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Managing Sun Sensitivity in Autoimmune Diseases

Posted on May 15, 2020 at 8:55 AM

Image by Alicia on Pixabay.

(Also Preventing Melanoma for Skin Cancer Awareness)


I’ve been sun sensitive since I was a teenager, before the advent of sunscreen. Remember that baby oil tanning? Whoa! I’m surprised we survived that experience! I used to break out in a terrible red itchy, burny rash wherever my skin was exposed to the sun. They used to call it sun poisoning. At any rate, when sunscreen came out, it helped for short durations. Then UPF 30 was awesome! I could stay out in the sun longer without a rash or burn. Not any more. In fact, I came back into the house yesterday after working in the garden, feeling utter exhaustion before I usually should. Why? I think my jeans and garden gloves didn’t keep out enough of the UVA/UVB rays from the sun, but I know my UV protective shirt, hat, and sunglasses did their job. Sun sensitivity is a huge issue.

As for the “photo” part, I’ve always sneezed when the sun gets in my eyes. Within the past few years, I noticed visual sensitivity to certain types of light and sunlight. Where I am around a lot of fluorescent lighting, an abundance of twinkle lights in Christmas displays, and lengthy exposure to bright sunlight-- even with my Transitions lenses-- I get visual distortion that drains me of energy which causes brain fog. When it’s terrible, I feel an awful sensation around my heart. Sometimes, I have terrible migraines from these. So, I’ve had to take drastic action to prevent additional symptoms from taking up residence damaging my body. This same issue is true for so many people with autoimmune diseases.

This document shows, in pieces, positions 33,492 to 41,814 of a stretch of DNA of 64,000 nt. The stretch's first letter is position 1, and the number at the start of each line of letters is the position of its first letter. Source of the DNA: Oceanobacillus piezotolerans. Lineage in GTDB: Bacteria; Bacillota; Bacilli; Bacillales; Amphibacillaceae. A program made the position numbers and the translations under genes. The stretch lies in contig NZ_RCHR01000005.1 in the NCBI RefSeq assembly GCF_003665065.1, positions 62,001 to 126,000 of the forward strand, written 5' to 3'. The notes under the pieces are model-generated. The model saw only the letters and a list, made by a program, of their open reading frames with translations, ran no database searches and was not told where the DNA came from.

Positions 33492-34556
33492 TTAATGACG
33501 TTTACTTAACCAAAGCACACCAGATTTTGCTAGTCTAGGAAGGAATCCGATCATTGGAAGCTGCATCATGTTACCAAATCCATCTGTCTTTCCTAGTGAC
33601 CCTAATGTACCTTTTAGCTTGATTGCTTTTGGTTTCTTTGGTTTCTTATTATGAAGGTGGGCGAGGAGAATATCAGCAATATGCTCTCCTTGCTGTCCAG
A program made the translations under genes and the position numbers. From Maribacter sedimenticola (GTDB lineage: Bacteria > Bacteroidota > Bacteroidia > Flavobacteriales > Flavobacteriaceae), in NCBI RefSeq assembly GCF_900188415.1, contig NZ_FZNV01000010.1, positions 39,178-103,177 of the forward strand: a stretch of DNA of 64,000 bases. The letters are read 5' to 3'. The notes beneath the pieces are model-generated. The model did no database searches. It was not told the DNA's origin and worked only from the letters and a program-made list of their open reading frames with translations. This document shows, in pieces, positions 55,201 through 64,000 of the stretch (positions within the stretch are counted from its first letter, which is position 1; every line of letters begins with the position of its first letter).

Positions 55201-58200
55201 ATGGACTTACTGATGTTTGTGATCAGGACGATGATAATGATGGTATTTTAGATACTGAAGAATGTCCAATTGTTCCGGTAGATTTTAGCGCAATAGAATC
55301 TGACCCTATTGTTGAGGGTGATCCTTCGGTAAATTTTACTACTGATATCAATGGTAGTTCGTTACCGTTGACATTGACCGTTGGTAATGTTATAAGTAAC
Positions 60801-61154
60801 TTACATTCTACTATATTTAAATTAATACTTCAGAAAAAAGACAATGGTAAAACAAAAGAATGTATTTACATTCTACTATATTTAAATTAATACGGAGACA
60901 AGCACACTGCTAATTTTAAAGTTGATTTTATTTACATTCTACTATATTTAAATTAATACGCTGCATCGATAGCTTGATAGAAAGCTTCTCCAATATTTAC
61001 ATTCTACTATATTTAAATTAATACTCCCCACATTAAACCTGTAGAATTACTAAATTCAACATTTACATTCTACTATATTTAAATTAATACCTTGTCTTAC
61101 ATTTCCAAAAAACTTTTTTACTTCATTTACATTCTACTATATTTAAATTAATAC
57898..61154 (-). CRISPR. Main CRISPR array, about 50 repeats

The Lowdown on Sun- and Photo-Sensitivity

People with fibromyalgia and autoimmune diseases, especially lupus, scleroderma, and mixed connective (collagen vascular) disease, are often sensitive to the sun’s UV rays and some types of light. Certain medications can cause sensitivity, like chemotherapy for cancer and meds for autoimmune conditions. People who have melanoma and other forms of skin cancer must avoid exposure to the sun to prevent the re-occurrence of skin cancer. A lack of certain vitamins can also cause light sensitivity. It is our immune system’s response to these light sources that trigger an adverse reaction.

For people with autoimmune disease, it can often trigger a flare that attacks the skin, eyes, and some organs even long after the sun exposure is passed (Benaroya Research). For someone like me, my body’s response to sun exposure can lead to the development of another autoimmune disease. It could also turn the current symptoms of lupus and scleroderma into a full-blown development of one of these diseases. When my doctor told me to AVOID THE SUN, he wasn’t kidding! 

Coping with Photo-Sensitivity

I’m certainly not a pro yet when it comes to handling sun exposure gracefully. I have learned and implemented several sun survival strategies that may be beneficial to anyone who needs to avoid the damaging effects of the sun’s rays.

1. Cover up. The notion of smearing my whole body in sunscreen after my morning shower isn’t enticing. First, it feels greasy no matter what the sunscreen companies do to prevent it. Second, sunscreen, especially using a good sunscreen SPF 50 and higher year around. So, I discovered UPF (sun protective) clothing. At first, the prices were scary until I found different outlets and discount shopping websites. I found UPF 30-50 clothing, with fabric specially treated, to block out 95%+ of the UVA/UVB rays of the sun. Many are moisture-wicking and cooling. I’ve slowly added to my stock of hats, gloves, neck gaiters, shirts, pants, and a couple of dresses. When I researched the effectiveness of these fabrics against regular clothing fabrics, they are more effective than your basic long sleeve t-shirt (NIH). However, the NIH found that Hanes Beefy t-shirts are just effective at blocking the sun’s rays. Can you imagine wearing one of those with your jeans in July and August? No, thanks! A list of companies is provided with links below. By the way, you will have to wear sunscreen on any areas of your body exposed to the sun.